This practice is one of the oldest in Christian history. Why would this change today? What reason do we have to believe God no longer desires for new additions of his unique and divine society to be marked in his name be they converts or infants? We know it is commanded for converts and that it is the New Covenant equivalent to circumcision so it only makes sense that infant baptism should be practiced. Ulrich Zwingli (1484-1531), a church reformer, once wrote of infant baptism,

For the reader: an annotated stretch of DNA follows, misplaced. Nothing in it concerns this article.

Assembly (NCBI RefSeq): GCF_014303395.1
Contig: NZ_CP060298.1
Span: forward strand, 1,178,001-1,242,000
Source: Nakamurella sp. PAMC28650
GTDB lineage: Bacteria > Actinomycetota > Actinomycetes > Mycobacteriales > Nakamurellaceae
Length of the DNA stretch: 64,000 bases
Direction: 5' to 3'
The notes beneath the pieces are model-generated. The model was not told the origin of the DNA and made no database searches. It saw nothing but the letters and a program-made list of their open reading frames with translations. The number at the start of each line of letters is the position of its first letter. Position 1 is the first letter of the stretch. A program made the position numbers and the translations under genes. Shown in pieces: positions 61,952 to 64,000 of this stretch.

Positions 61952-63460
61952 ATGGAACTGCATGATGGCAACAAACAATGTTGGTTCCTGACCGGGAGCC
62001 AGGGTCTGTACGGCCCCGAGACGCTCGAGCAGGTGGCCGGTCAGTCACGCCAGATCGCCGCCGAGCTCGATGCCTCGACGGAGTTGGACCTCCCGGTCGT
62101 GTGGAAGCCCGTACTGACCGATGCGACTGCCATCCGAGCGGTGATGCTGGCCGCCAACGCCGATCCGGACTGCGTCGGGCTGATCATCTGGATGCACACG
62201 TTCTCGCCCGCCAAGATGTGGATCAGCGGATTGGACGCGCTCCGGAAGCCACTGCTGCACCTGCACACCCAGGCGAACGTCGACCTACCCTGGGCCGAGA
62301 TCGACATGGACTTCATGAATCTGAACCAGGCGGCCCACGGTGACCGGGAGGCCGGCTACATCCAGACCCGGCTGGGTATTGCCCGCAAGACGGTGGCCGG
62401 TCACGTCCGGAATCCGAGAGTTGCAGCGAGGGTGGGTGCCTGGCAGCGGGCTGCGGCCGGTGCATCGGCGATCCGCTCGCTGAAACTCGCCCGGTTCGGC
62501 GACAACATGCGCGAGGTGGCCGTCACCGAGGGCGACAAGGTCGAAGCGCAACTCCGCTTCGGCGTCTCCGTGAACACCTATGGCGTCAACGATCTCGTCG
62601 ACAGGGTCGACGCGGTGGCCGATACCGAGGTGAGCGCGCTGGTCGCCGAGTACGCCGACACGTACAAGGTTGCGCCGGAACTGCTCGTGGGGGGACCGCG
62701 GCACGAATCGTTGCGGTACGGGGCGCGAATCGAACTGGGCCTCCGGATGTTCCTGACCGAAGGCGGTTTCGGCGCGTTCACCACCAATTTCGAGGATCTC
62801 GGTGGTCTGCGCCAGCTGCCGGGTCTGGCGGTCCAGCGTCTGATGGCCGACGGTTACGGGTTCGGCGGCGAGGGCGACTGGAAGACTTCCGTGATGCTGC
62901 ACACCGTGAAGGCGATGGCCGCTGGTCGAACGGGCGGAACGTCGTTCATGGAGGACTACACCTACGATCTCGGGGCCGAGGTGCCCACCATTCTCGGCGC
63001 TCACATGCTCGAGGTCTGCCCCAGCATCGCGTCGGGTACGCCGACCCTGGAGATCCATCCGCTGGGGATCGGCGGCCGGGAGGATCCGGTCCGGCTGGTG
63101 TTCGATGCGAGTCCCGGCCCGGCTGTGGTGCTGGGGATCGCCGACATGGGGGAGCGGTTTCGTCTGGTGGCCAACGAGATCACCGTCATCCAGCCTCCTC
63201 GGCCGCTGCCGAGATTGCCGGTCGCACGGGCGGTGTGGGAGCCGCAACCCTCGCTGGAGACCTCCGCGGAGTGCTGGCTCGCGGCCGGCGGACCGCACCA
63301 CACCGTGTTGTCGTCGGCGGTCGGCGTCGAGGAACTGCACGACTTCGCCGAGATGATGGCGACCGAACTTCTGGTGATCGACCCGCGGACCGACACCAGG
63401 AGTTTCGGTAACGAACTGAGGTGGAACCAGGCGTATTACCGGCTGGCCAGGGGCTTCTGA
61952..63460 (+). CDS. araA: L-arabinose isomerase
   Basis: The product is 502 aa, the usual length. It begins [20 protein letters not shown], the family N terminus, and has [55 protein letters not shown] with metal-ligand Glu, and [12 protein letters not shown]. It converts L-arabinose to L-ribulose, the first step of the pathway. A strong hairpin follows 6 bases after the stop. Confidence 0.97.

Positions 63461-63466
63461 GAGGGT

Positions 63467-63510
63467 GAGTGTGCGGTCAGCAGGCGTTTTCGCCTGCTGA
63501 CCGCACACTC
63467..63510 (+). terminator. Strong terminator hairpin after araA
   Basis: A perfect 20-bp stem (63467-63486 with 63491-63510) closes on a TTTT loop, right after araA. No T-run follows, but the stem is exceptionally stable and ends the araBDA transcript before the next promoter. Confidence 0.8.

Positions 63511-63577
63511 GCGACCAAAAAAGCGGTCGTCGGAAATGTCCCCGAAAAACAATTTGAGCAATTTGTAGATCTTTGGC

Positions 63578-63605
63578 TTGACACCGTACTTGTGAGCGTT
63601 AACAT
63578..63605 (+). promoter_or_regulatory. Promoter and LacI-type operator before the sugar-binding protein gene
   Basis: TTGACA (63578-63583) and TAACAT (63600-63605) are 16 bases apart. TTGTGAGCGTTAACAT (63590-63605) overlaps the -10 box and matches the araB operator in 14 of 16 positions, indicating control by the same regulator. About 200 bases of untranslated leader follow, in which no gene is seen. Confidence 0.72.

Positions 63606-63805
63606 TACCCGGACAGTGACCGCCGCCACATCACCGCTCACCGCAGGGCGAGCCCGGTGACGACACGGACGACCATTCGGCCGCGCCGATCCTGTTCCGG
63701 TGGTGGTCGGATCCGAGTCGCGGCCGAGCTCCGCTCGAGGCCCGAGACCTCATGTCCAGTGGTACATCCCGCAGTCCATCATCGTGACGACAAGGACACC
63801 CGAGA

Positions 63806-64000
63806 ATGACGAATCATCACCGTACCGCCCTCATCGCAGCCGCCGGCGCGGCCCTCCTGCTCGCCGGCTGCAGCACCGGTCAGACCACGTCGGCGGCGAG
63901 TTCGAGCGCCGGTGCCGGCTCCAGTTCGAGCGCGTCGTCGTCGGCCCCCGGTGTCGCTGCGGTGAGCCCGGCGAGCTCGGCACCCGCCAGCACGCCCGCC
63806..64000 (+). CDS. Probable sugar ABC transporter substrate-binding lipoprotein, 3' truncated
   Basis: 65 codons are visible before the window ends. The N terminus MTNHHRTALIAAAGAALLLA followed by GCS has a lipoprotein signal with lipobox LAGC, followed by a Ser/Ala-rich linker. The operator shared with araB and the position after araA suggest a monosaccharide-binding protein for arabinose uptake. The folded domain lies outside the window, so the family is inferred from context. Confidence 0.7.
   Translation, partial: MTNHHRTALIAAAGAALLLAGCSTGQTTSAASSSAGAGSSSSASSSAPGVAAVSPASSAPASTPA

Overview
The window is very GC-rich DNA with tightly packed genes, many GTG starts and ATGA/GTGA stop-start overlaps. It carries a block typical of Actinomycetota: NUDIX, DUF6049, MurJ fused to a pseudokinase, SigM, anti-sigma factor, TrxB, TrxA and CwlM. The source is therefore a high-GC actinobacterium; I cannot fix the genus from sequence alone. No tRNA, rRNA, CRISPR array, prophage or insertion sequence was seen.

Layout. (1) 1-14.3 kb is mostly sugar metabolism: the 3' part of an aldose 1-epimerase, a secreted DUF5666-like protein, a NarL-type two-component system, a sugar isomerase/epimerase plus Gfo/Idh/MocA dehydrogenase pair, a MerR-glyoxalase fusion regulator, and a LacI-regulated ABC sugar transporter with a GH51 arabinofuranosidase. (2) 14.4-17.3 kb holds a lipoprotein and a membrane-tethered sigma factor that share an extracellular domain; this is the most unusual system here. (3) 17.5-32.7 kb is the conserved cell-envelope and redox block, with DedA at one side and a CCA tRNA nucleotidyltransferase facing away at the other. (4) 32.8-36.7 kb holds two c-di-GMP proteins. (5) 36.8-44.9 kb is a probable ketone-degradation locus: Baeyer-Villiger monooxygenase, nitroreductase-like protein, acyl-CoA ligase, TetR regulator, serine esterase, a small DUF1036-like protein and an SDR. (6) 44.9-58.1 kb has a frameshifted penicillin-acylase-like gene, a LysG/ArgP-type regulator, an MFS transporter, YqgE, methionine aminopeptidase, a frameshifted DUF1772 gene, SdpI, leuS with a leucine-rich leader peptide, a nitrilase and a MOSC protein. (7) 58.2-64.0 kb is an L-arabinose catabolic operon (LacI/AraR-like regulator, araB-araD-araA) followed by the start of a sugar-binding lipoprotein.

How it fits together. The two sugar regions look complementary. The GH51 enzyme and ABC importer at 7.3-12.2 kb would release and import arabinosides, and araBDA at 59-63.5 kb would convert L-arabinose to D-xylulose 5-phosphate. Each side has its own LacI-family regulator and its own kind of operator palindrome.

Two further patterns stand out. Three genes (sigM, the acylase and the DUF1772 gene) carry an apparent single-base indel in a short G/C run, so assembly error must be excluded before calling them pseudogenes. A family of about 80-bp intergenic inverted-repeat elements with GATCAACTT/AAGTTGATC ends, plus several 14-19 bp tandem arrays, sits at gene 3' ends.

The sacraments are given as a public testimony of that grace which is previously present to every individual. This baptism is administered in the presence of the Church to one who before receiving it either confessed the religion of Christ, or has the word of promise whereby he is known to belong to the Church. Hence, it is that when we baptise an adult we ask him whether he believes. If he answer, Yea, that all at length he receives baptism. Faith, therefore, has been present before he receives baptism. Faith, then, is not given in baptism. But when an infant is offered the question is asked whether its parents offer it for baptism. When they reply through witnesses that they wish it baptised the infant is baptised. Here also God's promise precedes, thus He regards our infants as belonging to Church no less than those of the Hebrews For when they who are of the Church offer it, the infant is baptised under the law that since it has been born of Christians it is regarded by the divine promise among the members of the Church... By baptism, therefore, the Church publicly receives one. who had previously been received through grace. Baptism, therefore, does not bring grace, but testifies to the Church that grace been given for him to whom it is administered.